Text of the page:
HP Pavilion HDX - 'Dragon' review: HP Pavilion HDX - 'Dragon'

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On the networking side things are near complete, with Intel A/G/N wireless, gigabit Ethernet, and BlueTooth 2.0. There is no dial-up modem.

The hardware is nothing short of impressive -- including an Intel Core 2 Extreme X7800, at 2.6GHz. The benefit of the Extreme series is that it comes multiplier unlocked, allowing overclockers to get a bit more out of their system -- however HP does not offer any settings in its BIOS or software tools to take advantage of this, and a fair chunk of money could be saved by taking a slightly less speedy non-extreme edition, for which the average user will never see the speed difference. Dual 200GB hard drives, 2GB RAM, and an ATI Mobility Radeon 2600 complete the specs, meaning that the unit could potentially be a decent mobile video editing station as well -- although the 5400RPM hard drives could hinder this. While the ATI mobility Radeon 2600 is a DirectX 10 capable card, there are better solutions available from NVIDIA for gaming, so best to keep this as a multimedia device.

The default install was Windows Vista Ultimate 64 bit, the first circumstance we've seen of a non-32-bit default install on a notebook. In a bizarre cross-branding, Google Toolbar was installed for Internet Explorer, yet Yahoo was set as the default search engine and homepage of the unit.

A lower model with an Intel Core 2 Duo T7700, a DVD+-RW in place of the HD DVD ROM and Vista Home Premium exists, and will knock a hefty AU$1,000 off the AU$5,999 asking price of our review unit. We apologise to those whose dreams just got broken and are sobbing in the corner over the cost. High rollers though, step this way.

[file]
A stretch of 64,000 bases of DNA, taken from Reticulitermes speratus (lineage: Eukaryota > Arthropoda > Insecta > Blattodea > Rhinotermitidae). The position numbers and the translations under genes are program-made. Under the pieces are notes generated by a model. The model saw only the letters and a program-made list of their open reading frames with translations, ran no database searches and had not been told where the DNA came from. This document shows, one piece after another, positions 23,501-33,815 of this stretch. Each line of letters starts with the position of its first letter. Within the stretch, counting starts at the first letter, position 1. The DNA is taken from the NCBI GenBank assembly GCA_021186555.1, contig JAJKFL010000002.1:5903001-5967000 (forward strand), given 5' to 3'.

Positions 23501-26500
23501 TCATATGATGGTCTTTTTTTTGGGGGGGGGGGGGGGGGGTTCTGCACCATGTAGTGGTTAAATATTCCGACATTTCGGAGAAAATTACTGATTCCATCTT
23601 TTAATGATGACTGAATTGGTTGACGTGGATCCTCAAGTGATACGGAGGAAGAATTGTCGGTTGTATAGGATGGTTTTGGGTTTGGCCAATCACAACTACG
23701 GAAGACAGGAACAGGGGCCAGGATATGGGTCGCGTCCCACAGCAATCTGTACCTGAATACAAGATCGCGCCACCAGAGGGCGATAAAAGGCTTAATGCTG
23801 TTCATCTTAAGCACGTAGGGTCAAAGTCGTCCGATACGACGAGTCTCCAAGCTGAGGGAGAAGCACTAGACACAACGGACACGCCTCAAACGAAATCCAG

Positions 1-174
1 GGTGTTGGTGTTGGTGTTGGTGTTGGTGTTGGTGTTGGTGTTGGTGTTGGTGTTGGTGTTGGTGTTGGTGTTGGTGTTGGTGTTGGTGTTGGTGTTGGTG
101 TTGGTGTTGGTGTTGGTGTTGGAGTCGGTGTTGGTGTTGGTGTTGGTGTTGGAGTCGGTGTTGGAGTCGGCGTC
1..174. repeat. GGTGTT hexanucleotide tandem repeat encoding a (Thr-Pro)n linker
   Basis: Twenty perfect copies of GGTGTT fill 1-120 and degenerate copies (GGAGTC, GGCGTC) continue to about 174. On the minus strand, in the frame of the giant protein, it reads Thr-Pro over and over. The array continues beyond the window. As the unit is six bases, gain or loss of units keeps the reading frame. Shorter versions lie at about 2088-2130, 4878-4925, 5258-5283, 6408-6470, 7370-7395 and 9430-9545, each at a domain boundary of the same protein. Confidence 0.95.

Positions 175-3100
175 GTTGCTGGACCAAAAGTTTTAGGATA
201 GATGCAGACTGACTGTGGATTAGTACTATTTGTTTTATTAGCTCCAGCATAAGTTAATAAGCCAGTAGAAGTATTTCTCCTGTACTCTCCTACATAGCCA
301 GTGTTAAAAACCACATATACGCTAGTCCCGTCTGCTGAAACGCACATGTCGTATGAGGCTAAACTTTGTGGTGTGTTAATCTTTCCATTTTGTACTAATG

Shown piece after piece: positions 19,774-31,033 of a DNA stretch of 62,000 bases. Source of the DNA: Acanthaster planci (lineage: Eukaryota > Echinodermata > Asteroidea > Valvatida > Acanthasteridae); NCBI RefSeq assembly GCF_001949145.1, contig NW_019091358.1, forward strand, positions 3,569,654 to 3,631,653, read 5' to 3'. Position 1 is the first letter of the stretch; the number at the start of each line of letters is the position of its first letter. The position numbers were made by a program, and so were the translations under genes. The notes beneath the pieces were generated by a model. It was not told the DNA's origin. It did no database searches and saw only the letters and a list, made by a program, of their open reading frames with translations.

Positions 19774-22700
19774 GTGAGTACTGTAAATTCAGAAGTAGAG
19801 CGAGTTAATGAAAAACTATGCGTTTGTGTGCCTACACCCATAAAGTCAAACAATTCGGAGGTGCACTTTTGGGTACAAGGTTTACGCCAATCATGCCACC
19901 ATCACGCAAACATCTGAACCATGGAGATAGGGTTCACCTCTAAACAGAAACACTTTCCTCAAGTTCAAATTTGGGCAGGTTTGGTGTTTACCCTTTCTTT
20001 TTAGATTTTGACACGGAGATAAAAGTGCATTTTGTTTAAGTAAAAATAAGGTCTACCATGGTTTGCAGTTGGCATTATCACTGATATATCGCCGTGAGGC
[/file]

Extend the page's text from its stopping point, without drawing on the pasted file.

Of course the performance was always going to be through the roof with this thing, although offerings like Alienware's SLI notebooks will clearly dominate the gaming aspect. 3DMark06 gave back a decent 4228, while PCMark05 gave a mind boggling 5586.

The sound is flat out the best thing we've heard in a notebook, although given the size this isn't surprising. Nonetheless it certainly helps fulfil the HDX's role as a media centre.

All of this power however contributes a massive power bill, and after turning off all power saving functions and setting the screen to maximum brightness, the nine-cell battery only survived 58 minutes while playing back a DVD. We don't expect this to spend long time away from wall power as it is, so the low battery time is unlikely to affect most people.

HP's Pavilion HDX is quite possibly the best example of a "because we can" item that we've seen in a while -- most will opt to save and simply buy a normal HTPC -- but for those who don't mind dabbling on the luxury side, are attracted to insane power and like showing off, then it's a must buy item.

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